Drug-Induced Impulse Control Disorders: A Prospectus for Neuroethical Analysis

Neuroethics 4 (2):91-102 (2011)
Abstract
There is growing evidence that dopamine replacement therapy (DRT) used to treat Parkinson’s Disease can cause compulsive behaviours and impulse control disorders (ICDs), such as pathological gambling, compulsive buying and hypersexuality. Like more familiar drug-based forms of addiction, these iatrogenic disorders can cause significant harm and distress for sufferers and their families. In some cases, people treated with DRT have lost their homes and businesses, or have been prosecuted for criminal sexual behaviours. In this article we first examine the evidence that these disorders are caused by DRT. If it is accepted that DRT cause compulsive or addictive behaviours in a significant minority of individuals, then the following ethical and clinical questions arise: Under what circumstances is it ethical to prescribe a medication that may induce harmful compulsive behaviours? Are individuals treated with DRT morally responsible and hence culpable for harmful or criminal behaviour related to their medication? We conclude with some observations of the relevance of DRT-induced ICDs for our understanding of addiction and identify some promising directions for future research and ethical analysis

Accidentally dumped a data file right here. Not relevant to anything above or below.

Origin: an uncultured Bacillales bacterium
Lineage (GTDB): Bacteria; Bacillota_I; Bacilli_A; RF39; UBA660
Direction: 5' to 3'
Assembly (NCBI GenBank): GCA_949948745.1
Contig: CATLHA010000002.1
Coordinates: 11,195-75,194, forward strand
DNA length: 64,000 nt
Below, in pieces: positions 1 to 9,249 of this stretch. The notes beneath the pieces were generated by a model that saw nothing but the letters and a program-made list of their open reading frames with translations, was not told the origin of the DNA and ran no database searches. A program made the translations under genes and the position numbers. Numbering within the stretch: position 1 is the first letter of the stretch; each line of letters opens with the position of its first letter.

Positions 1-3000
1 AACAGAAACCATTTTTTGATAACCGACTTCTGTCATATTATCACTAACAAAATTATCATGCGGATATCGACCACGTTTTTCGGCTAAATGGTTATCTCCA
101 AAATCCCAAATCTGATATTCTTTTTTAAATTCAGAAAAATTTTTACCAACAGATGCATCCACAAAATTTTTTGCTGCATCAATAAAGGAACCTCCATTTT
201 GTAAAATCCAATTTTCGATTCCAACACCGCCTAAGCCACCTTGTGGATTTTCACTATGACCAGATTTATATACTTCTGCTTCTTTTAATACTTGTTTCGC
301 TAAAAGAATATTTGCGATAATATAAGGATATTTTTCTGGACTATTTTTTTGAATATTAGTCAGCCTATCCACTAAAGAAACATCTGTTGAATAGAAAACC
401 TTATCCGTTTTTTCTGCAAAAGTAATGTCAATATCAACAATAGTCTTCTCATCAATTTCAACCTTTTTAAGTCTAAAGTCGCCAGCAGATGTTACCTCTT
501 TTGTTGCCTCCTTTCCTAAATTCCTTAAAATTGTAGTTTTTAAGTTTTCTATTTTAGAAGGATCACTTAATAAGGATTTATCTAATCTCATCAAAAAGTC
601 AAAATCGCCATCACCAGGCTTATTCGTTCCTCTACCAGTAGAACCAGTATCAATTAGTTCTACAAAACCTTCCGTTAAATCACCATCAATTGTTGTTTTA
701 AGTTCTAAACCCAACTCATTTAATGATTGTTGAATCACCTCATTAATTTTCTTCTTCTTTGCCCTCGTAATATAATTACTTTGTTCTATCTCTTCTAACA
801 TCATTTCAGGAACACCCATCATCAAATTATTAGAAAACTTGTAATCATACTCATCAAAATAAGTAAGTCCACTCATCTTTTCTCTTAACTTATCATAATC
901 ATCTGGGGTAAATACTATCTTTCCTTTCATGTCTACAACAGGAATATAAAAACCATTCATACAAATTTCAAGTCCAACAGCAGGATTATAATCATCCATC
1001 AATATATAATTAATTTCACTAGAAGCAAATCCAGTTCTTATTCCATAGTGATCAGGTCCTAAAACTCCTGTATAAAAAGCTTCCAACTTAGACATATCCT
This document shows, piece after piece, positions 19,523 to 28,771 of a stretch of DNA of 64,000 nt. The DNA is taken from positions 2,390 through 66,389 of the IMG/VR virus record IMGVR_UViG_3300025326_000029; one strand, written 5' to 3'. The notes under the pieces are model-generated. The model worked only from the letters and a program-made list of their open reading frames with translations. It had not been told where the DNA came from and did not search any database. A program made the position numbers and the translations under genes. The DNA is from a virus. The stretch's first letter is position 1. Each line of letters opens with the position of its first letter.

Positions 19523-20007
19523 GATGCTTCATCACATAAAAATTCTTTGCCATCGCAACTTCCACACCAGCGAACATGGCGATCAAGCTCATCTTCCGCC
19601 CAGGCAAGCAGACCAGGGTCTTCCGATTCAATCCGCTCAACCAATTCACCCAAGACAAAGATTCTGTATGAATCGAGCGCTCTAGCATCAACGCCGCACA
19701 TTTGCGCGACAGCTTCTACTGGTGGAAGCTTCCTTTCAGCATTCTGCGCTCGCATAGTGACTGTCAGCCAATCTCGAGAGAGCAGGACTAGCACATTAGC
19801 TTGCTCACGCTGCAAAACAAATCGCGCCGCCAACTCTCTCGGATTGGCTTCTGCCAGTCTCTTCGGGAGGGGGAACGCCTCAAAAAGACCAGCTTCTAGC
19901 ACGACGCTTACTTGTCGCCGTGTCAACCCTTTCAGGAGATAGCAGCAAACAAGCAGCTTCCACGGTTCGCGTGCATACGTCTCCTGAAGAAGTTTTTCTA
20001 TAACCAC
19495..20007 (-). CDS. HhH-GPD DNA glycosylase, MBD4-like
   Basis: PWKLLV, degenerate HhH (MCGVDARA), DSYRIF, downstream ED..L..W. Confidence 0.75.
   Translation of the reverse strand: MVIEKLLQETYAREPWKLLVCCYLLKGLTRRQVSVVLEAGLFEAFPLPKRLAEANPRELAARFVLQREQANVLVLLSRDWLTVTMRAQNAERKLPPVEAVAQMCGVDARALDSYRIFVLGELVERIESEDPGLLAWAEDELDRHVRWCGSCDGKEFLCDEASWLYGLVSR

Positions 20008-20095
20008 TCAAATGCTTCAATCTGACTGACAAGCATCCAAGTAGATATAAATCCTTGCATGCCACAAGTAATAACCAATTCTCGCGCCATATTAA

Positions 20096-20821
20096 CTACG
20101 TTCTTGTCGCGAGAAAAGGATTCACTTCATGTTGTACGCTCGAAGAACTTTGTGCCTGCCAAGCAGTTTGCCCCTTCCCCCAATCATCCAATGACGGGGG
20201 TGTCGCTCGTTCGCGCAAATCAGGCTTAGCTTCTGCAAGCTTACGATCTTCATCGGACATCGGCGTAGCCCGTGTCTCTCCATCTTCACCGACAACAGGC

Keywords Addiction   Dopamine agonists   Impulse control disorders   Moral responsibility   Neuroethics   Parkinson's Disease
Categories (categorize this paper)
Options
 Save to my reading list
Follow the author(s)
My bibliography
Export citation
Find it on Scholar
Edit this record
Mark as duplicate
Revision history Request removal from index
 
Download options
PhilPapers Archive


Upload a copy of this paper     Check publisher's policy on self-archival     Papers currently archived: 10,337
External links
Setup an account with your affiliations in order to access resources via your University's proxy server
Configure custom proxy (use this if your affiliation does not provide a proxy)
Through your library
References found in this work BETA
Citations of this work BETA
Similar books and articles
Analytics

Monthly downloads

Added to index

2010-05-12

Total downloads

21 ( #78,099 of 1,096,603 )

Recent downloads (6 months)

1 ( #265,701 of 1,096,603 )

How can I increase my downloads?

My notes
Sign in to use this feature


Discussion
Start a new thread
Order:
There  are no threads in this forum
Nothing in this forum yet.